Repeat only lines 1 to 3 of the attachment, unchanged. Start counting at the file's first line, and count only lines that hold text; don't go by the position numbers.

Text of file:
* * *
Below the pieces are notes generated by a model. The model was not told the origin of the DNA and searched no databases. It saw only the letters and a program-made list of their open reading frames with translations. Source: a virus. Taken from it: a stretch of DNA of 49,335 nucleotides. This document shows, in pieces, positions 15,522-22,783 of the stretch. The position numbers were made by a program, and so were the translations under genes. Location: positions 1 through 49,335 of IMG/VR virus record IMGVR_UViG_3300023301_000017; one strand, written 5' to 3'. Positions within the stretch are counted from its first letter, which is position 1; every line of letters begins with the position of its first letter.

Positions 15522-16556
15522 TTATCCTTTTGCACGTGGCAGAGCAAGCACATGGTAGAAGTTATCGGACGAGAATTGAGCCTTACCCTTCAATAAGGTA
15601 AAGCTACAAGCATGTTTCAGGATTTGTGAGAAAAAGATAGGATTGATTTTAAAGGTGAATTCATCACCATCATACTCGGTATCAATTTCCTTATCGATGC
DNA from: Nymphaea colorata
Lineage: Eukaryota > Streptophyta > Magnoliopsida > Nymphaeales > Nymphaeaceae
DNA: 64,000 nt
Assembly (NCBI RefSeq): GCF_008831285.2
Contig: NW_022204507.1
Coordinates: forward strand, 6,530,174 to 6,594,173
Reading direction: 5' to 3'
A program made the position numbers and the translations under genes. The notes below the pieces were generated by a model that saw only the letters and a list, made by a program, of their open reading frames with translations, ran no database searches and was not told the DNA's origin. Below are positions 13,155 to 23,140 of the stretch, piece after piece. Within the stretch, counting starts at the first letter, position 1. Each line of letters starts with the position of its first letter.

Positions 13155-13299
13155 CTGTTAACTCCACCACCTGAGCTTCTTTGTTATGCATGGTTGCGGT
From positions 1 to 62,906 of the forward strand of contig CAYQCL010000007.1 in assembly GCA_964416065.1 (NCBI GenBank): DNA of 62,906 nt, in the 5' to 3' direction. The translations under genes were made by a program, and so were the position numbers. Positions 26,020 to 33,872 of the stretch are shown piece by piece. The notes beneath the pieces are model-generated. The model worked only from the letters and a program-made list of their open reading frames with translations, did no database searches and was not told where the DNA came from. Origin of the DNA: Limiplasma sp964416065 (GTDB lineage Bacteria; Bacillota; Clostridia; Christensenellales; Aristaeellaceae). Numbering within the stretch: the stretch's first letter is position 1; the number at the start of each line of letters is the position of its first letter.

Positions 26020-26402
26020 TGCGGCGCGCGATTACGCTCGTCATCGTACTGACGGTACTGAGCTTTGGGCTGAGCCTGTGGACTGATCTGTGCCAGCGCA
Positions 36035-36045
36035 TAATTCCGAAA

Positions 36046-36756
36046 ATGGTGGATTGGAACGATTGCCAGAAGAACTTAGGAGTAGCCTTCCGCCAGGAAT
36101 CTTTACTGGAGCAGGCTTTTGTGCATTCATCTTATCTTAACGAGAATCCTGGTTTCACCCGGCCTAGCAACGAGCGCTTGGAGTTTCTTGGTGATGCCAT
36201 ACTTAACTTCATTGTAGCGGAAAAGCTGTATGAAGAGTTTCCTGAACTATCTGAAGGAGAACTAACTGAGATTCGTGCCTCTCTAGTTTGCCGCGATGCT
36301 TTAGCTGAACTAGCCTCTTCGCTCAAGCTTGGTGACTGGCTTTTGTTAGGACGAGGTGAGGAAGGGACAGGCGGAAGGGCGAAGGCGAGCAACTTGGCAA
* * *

Below the pieces are notes generated by a model. The model was not told the origin of the DNA and searched no databases. It saw only the letters and a program-made list of their open reading frames with translations. Source: a virus. Taken from it: a stretch of DNA of 49,335 nucleotides. This document shows, in pieces, positions 15,522-22,783 of the stretch. The position numbers were made by a program, and so were the translations under genes. Location: positions 1 through 49,335 of IMG/VR virus record IMGVR_UViG_3300023301_000017; one strand, written 5' to 3'. Positions within the stretch are counted from its first letter, which is position 1; every line of letters begins with the position of its first letter.

Positions 15522-16556
15522 TTATCCTTTTGCACGTGGCAGAGCAAGCACATGGTAGAAGTTATCGGACGAGAATTGAGCCTTACCCTTCAATAAGGTA